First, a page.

snackywombat (v.m.)'s Reviews > The Ladies' Paradise

The Ladies' Paradise by Émile Zola
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Dec 03, 2013

really liked it
Recommended for: Classics fans
Read in June, 2007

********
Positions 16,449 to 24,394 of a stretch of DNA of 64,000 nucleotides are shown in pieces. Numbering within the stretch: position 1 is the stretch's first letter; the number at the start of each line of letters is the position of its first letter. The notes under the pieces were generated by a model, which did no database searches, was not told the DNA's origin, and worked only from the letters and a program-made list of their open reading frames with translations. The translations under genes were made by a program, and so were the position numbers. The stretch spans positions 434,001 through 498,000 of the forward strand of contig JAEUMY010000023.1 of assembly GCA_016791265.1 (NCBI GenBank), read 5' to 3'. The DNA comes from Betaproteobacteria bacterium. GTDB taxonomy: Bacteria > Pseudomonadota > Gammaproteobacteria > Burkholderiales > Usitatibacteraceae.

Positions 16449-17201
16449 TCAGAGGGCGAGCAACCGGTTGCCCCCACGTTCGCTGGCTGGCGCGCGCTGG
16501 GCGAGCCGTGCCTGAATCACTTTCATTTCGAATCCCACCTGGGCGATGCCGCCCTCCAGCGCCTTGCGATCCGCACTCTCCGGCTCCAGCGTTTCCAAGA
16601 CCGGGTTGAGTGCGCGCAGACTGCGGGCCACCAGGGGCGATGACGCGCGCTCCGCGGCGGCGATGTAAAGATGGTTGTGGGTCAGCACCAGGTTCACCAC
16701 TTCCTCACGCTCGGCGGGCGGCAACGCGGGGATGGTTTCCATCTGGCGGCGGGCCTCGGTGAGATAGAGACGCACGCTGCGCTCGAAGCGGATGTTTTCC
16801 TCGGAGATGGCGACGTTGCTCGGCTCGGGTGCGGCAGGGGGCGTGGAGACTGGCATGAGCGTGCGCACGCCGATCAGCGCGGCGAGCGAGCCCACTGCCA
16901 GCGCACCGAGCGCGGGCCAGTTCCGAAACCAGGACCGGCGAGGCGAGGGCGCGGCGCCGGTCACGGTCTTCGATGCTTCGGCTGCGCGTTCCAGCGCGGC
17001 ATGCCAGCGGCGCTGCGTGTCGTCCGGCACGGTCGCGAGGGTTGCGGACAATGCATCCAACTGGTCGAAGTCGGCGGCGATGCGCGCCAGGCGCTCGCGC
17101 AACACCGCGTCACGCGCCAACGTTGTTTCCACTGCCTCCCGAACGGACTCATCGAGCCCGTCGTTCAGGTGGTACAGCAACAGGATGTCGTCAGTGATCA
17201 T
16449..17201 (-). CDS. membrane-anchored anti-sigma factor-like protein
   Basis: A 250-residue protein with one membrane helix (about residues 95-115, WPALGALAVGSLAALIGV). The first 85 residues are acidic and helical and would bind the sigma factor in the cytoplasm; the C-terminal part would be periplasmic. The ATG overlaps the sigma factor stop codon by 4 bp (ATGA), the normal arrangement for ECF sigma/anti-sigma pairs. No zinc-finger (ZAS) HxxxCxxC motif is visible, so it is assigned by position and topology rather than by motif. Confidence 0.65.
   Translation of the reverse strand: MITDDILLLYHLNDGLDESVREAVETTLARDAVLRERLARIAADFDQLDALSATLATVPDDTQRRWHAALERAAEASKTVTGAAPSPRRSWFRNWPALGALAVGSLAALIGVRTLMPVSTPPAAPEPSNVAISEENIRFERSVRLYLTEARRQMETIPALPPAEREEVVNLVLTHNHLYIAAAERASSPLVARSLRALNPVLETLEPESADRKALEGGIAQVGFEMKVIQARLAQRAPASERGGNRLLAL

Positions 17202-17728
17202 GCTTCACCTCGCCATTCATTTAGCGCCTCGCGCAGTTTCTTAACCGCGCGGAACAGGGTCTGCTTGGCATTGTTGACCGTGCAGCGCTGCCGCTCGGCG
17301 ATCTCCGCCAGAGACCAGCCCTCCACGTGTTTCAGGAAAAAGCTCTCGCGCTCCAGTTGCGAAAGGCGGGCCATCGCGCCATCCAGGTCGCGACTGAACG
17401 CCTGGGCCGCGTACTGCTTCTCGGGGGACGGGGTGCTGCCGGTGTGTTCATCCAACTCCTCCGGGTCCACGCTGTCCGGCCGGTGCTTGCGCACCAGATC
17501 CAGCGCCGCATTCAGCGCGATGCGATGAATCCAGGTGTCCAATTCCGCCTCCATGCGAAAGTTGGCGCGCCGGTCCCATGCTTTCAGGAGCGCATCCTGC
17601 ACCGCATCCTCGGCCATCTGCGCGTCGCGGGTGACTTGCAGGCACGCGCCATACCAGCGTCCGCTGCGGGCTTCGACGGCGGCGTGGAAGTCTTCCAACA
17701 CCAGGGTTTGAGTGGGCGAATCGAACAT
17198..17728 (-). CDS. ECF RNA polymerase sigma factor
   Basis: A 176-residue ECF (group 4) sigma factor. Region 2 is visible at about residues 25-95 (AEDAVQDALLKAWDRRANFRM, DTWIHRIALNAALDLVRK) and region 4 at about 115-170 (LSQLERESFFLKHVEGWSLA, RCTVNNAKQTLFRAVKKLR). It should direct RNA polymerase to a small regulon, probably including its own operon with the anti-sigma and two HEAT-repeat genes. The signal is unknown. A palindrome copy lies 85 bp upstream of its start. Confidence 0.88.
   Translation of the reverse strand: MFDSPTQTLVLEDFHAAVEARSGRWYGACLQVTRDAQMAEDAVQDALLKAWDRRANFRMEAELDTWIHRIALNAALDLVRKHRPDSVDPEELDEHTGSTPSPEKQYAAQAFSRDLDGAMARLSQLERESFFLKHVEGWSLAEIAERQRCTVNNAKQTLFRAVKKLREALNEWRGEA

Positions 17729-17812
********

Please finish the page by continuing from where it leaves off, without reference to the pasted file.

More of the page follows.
This book is truly a classic, and the whole time I was reading it, I was reminded of those summer reading lists that I always had in high school, full of lofty tomes that looked dusty and boring but when I knuckled down into them, they would suddenly refine my lazy summer of peaches, sunshine and secret cigarettes. Brideshead Revisited, Tess of the D'Urbervilles, Sister Carrie... these are the ones I remember curling up in a deck chair with, glass of lemonade in hand. Books like these give us purpose -- The Ladies' Paradise is more than a tortured love story, although it is that indeed. It's the history of industrialization and urbanization, and makes that early fetal stage of the modern economy actually fascinating. Zola is obviously obsessed with Paris, or rather the new Paris, the one growing outcrops of large department stores and rampant consumerism; spurting jobs that draw rustic country people to the city; opening the avenues of class to allow rich bourgeois store owners to ascend into the upper ranks. And then there is the Cinderella story of the main character, Denise Baudu, a homely orphan who arrives in Paris wearing a threadbare black dress and clogs (the horror!) with her younger brothers in tow and succeeds in becoming not only a respected and skilled professional but also (alas) retains her virginity and modesty. Fashion is an excessively important symbol in this novel for tons of social nuances, and the lengthy descriptions of materials and displays in the store can get tedious, but the interest created in the characters of Octave Mouret and Denise sustain the reader.
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